Also, I should point out that the statement "corporations have essentially dismantled US tech and manufacturing, which, for most of America's history, have been the backbone of this country" makes no sense because that backbone was corporations, so you are claiming that they are the backbone of our success and the cause of our failure, which makes no sense and is not true.

America has something better (5, Funny)

Renderer of Evil (604742) | more than 4 years ago | (#31529838)

While China is busy developing technology from the last decade, America is has leapfrogged everyone with the social media revolution. We've got things like Twitter, Facebook, Gowalla, 4Square and hundreds of other innovative services which connect people so they can share their stories and do social media stuff like upload their photos and blog right from their email clients! Location-aware twitter cloud blogging! ...ok, we're fucked.

Re:America has something better (1)

Jaysyn (203771) | more than 4 years ago | (#31530238)

Well at least there is no way to outsource the designing & building of local communications infrastructure. So my job is safe for a while. Oh sure, they can do the design over there, but the quality is abysmal & there is no way the tools at the DOT will put up with the language barrier while permitting. Also, there is no way the customer (a local telco / cable co) will put up with having to constantly resubmit borked permits @ x amount per pop either. I know for a fact that outsourcing has left such a bad taste in at least one major CATV company that they won't even take bids from Indian contractors anymore.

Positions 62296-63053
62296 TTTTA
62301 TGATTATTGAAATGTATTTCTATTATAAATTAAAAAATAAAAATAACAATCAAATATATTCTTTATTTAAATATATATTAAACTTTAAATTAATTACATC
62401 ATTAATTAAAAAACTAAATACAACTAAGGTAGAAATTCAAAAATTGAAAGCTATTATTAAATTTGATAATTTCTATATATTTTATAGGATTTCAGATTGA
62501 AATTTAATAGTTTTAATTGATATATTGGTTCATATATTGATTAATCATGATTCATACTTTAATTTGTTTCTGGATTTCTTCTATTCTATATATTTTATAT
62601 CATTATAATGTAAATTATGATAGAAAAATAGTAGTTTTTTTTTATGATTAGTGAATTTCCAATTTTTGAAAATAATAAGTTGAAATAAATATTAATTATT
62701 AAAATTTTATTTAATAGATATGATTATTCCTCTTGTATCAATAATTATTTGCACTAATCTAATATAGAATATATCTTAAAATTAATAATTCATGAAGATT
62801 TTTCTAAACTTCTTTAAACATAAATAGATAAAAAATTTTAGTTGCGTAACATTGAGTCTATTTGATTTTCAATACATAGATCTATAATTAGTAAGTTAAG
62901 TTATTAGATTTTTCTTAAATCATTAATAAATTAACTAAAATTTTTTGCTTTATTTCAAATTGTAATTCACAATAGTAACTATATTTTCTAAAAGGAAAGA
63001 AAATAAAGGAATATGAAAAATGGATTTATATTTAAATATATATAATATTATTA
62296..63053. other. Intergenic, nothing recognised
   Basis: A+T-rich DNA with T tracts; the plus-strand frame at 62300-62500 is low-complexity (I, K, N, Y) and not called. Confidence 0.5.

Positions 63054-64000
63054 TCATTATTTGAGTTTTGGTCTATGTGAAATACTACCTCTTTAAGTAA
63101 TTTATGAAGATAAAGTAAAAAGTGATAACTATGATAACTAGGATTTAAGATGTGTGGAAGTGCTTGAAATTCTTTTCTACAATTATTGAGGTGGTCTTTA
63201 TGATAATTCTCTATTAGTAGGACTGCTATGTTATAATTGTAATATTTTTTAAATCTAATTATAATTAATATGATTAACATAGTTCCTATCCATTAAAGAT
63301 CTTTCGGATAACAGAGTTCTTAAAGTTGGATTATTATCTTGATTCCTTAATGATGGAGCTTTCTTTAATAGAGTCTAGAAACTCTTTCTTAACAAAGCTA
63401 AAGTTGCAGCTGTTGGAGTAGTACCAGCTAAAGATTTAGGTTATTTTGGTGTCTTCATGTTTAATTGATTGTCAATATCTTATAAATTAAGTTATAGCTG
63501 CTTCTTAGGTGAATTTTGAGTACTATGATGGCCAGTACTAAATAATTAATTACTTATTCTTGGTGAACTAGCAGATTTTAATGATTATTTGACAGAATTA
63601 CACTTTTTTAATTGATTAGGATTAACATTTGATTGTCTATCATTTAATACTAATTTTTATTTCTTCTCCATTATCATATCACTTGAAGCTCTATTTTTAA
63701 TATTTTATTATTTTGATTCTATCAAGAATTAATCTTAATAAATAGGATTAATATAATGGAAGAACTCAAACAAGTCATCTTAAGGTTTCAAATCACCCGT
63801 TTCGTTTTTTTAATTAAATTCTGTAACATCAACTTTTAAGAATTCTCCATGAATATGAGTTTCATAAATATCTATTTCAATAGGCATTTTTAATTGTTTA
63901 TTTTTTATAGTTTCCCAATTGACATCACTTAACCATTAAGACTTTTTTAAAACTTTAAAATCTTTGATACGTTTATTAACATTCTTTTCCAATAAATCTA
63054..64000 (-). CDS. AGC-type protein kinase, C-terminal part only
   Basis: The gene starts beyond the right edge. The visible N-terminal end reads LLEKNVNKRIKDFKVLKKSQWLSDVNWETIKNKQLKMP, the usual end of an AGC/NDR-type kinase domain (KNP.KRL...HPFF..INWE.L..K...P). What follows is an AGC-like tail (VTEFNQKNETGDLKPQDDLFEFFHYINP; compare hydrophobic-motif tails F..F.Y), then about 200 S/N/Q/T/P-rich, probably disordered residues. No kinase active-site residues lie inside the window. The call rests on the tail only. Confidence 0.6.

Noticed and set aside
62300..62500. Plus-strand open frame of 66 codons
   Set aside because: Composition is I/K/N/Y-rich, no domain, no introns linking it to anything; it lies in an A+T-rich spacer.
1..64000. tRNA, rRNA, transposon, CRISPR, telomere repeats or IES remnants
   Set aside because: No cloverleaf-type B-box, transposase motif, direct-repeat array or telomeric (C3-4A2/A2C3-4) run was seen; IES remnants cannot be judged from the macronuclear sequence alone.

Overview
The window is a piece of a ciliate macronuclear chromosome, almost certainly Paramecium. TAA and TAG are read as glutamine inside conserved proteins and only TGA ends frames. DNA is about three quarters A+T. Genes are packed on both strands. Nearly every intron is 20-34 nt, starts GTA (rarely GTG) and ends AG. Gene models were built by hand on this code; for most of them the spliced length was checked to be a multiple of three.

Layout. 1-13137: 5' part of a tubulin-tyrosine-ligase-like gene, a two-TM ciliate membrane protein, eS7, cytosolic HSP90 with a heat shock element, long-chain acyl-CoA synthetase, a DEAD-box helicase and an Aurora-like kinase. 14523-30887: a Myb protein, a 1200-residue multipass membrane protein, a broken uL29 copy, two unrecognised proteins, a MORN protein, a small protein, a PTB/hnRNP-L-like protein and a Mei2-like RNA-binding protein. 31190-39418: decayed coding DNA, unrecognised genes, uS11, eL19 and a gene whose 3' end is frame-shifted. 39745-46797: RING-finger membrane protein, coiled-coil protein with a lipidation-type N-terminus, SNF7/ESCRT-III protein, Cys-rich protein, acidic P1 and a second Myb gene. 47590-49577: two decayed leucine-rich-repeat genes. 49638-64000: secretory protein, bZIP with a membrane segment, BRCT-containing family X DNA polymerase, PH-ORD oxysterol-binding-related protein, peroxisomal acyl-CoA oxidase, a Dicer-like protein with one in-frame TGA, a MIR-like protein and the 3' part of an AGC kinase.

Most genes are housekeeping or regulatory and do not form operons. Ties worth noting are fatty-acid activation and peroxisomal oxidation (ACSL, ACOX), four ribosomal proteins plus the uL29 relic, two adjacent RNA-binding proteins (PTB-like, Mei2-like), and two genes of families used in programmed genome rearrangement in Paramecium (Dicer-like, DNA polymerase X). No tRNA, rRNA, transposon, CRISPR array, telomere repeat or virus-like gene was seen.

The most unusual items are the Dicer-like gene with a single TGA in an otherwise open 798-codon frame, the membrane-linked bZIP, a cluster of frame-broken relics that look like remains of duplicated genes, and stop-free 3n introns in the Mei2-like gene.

Re:America has something better (2, Interesting)

mukund (163654) | more than 4 years ago | (#31530280)

The parent is the best comment on Slashdot.

In the 1980s, most of India had just 1 TV channel whereas the metros had 2. We waited for the weekends for a movie, local language on Saturday and national language (Hindi) on Sunday. TV programs actually stopped at night and started in the morning. There were no soap operas in this country which everyone glued their eyes to for 2 hours come 7 PM. There was no public internet. People spent plenty of time time talking with their family and friends, reading, going out on walks, playing cricket outside with others in the colony and worked normal hours without tension.

Today, you wake up and even before the toothpaste has dissolved in your mouth, you have logged into Facebook. Every person is on an island most of the time. Pretty much all of the stuff above has changed for the worse.

Outsourcing (3, Insightful)

symes (835608) | more than 4 years ago | (#31529852)

Maybe, but the trouble with China is that you can't bet on the long-term. They are quite happy to pull the rug from under your feet, take your property off your hands and smother you in unintelligible paperwork at the drop of a hat. That's why China will probably not represent much of a threat, at least for the forseeable future.

Re:Outsourcing (2, Insightful)

synthparadox (770735) | more than 4 years ago | (#31530158)